Certain Breast Cancer Patients May Nix Node Surgery
For years standard practice in breast cancer treatment has gone like this: If a biopsy of one or two "sentinel" lymph nodes near a breast tumor shows cancer has spread, surgeons should cut out other nearby lymph nodes to prevent it from spreading further.
The old conventional wisdom made sense. But a new study in the Journal of the American Medical Association says standard practice is wrong — for tens of thousands of women with a new diagnosis of breast cancer.
"It is counterintuitive, isn't it?" says Dr. Armando Giuliano, chief of breast cancer surgery at John Wayne Cancer Institute in Santa Monica, Calif.
Giuliano led the new study, sponsored by the American College of Surgeons. But he acknowledges the new results are "hard to accept."
"It makes sense to cut it out," Giuliano says, referring to positive lymph nodes. "But it looks like it doesn't really matter."
He has a lot of credibility on this issue. Back in the mid-1990s, Giuliano was instrumental in establishing the current practice of sampling one or two sentinel lymph nodes and then using those results to determine whether other lymph nodes in the area should be excised.
But among 900 women in the new study who had either the conventional approach or no additional lymph node surgery, there was no difference in survival over five years — or in return of their cancer.
When the study started in the late 1990s, its architects expected five-year survival rates of 80 percent. So Giuliano and his co-authors were surprised that over 90 percent of women were alive five years after they had a positive lymph node biopsy.
"That's great news for women," Giuliano says. "And the fact that the women who did not have their lymph nodes removed had just as high a survival is great news because we can avoid that more radical [lymph node] operation, which has its own attendant complications."
Those complications, for up to 30 percent of women, include chronic, painful swelling, called lymphedema. It can limit many women's use of their arms.
Some think the study results reflect the impact of earlier diagnosis of breast cancer combined with widespread use of chemotherapy and radiation following removal of the primary tumor. Those treatments may make it less important to remove lymph nodes containing metastatic cells.
But study authors caution that there are a lot of unknowns about breast cancer cells found in lymph nodes — they may be biologically different from those that cause real trouble when they migrate to bones, liver and other organs.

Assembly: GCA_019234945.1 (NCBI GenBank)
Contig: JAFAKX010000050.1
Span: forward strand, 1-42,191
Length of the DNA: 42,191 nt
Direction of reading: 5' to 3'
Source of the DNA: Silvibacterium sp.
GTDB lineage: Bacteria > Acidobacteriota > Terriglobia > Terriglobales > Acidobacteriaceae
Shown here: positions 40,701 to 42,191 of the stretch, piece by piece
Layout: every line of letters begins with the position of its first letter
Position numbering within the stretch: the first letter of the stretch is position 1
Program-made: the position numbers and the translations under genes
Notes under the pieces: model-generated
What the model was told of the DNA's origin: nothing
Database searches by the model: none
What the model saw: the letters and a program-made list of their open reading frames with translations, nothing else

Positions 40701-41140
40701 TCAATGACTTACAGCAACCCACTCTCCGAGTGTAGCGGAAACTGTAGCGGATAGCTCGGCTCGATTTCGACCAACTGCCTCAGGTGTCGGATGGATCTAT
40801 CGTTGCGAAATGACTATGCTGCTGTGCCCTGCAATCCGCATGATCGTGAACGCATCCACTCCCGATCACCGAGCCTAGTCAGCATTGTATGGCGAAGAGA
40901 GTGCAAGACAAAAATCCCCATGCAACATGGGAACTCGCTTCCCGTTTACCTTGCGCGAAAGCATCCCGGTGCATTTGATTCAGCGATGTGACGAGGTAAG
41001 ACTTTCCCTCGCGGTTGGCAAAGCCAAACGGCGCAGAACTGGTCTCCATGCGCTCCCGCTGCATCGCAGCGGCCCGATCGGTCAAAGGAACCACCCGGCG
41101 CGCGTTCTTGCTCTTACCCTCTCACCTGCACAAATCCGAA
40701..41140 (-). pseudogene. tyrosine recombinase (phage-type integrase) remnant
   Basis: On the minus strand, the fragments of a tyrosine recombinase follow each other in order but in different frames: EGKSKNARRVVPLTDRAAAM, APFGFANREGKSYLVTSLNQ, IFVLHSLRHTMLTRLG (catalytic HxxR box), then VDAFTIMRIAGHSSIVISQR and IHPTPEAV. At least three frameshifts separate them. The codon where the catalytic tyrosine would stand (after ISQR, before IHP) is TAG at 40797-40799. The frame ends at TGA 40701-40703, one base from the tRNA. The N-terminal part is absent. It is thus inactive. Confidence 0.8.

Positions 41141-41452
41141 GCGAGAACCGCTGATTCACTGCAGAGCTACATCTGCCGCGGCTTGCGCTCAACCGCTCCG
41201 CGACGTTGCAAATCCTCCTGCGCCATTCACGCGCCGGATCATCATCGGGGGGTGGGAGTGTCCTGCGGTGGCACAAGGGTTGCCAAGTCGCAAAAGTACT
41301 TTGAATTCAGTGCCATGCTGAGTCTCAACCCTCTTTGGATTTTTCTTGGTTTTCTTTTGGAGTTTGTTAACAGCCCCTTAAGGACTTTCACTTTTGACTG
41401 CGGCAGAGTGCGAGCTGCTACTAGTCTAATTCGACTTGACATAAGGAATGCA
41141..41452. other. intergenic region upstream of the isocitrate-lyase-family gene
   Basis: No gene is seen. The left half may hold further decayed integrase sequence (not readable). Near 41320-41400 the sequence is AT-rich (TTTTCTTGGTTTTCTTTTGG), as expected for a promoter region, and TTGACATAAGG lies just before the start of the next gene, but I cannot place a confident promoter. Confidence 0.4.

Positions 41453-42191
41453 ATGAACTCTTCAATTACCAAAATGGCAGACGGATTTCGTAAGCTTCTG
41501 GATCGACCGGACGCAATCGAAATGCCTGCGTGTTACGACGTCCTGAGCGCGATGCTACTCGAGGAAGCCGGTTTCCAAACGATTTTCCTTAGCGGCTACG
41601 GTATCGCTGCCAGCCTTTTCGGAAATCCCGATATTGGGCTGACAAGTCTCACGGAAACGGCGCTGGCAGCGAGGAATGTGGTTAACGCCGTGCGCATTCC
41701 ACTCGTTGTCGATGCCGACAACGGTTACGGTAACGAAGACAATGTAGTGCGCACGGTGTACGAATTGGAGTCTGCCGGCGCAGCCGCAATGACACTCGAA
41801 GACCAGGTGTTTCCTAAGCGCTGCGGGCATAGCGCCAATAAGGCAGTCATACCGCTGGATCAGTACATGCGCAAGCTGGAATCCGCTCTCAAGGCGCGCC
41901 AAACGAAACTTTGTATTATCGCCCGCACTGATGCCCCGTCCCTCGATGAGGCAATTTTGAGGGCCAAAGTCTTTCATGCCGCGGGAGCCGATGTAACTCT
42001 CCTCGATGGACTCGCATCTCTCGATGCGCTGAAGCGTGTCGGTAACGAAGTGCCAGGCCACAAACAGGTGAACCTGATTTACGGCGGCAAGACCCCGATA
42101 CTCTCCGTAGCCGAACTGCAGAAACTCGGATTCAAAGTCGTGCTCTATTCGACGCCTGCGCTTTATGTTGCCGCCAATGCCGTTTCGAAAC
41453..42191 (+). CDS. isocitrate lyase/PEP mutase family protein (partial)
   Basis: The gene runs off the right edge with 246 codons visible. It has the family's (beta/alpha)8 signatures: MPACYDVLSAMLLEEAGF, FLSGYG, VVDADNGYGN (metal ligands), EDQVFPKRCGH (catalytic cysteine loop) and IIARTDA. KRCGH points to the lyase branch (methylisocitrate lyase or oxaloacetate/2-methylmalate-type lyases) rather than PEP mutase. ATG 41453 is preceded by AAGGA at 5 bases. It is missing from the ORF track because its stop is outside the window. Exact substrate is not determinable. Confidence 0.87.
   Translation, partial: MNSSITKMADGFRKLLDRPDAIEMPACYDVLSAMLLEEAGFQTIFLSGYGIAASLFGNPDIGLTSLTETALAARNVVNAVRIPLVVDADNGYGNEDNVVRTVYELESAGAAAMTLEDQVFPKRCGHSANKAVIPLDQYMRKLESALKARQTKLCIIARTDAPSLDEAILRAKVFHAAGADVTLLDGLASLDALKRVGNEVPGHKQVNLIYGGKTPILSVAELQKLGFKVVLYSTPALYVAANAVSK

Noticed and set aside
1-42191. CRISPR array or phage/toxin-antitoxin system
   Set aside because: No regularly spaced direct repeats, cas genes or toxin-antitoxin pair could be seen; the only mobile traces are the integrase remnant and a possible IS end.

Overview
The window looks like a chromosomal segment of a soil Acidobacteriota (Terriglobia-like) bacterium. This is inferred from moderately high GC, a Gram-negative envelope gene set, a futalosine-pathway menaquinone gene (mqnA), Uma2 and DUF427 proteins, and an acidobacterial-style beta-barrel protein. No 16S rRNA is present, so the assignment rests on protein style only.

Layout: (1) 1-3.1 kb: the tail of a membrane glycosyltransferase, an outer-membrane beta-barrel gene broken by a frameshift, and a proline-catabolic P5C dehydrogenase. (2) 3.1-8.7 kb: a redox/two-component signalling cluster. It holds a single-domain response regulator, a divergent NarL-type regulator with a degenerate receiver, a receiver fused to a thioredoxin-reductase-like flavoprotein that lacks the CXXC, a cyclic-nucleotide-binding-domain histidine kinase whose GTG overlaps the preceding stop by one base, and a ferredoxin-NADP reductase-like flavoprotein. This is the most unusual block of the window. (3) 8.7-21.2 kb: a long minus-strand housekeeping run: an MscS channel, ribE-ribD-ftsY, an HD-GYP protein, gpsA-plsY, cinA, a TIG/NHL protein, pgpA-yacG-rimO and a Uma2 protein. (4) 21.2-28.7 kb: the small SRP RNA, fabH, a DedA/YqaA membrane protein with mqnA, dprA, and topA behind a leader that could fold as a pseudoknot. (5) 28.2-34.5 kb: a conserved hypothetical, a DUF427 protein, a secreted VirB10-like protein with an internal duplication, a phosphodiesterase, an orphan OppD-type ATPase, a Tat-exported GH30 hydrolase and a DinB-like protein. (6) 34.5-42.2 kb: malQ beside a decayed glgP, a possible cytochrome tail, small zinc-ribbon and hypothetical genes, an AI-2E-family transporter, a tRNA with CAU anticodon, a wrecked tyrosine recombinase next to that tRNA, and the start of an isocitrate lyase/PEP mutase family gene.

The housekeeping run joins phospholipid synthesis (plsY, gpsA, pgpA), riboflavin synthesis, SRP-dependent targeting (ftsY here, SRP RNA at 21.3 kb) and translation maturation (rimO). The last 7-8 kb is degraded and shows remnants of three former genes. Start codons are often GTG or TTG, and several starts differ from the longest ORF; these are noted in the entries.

The new findings don't apply to all breast cancer patients — just those with early-stage cancer who have lumpectomies followed by whole-breast radiation and chemotherapy. That may be 20 percent of all new breast cancer diagnoses.
Changes In Practice
Giuliano says the study results have changed his practice, and they've started to change other doctors' minds. The results were initially presented last spring at a meeting of the American Society of Clinical Oncology, but many specialists have been waiting for formal publication.
"I'm sure there will be controversy. I'm sure there will be resistance," Giuliano says. "But I think physicians will consider this option in the management of their patients and be less likely to remove lymph nodes."
Maybe not overnight. "Change tends to be slow in medicine," Giuliano says. But some think it won't be as slow as breast surgeons were to accept a similar idea back in the 1970s and '80s, when mastectomy was gradually replaced by lumpectomy.
Dr. Mehra Golshan says the study is having immediate impact. He is head of breast surgery at Dana-Farber Cancer Institute and Brigham and Women's Hospital in Boston.
"I definitely think it's a big deal," Golshan says. "Anytime you have a study that is going to — and has actually already started to — change practice patterns in breast cancer surgery and treatment, it's a big deal."
He says the new study is not perfect. It enrolled far fewer patients than it originally set out to. He and others would like to have more than five years of follow-up on the study subjects. There are other quibbles that may be resolved when European studies on the issue ripen — a few years from now.
Less Versus More Surgery
For now, Golshan welcomes the findings — especially because, he says, there has been a resurgence of mastectomies despite a string of high-quality studies supporting the effectiveness of breast-conserving lumpectomies.
"I hope this study will bring us back to the notion that less surgery is probably as good as more surgery," Golshan says.
Breast cancer patients are already asking whether they really need a dozen or more lymph nodes removed if a sentinel node is positive. He saw two such patients in his clinic Monday.
"I went through the pluses and minuses," Golshan says. "One woman did not want further surgery, and the other did."
Breast cancer treatment is often a very personal decision, he says, involving a woman's age, her particular kind of cancer, how much disease there appears to be in her lymph nodes, and her attitude about risk and uncertainty. And no one study is going to change that.
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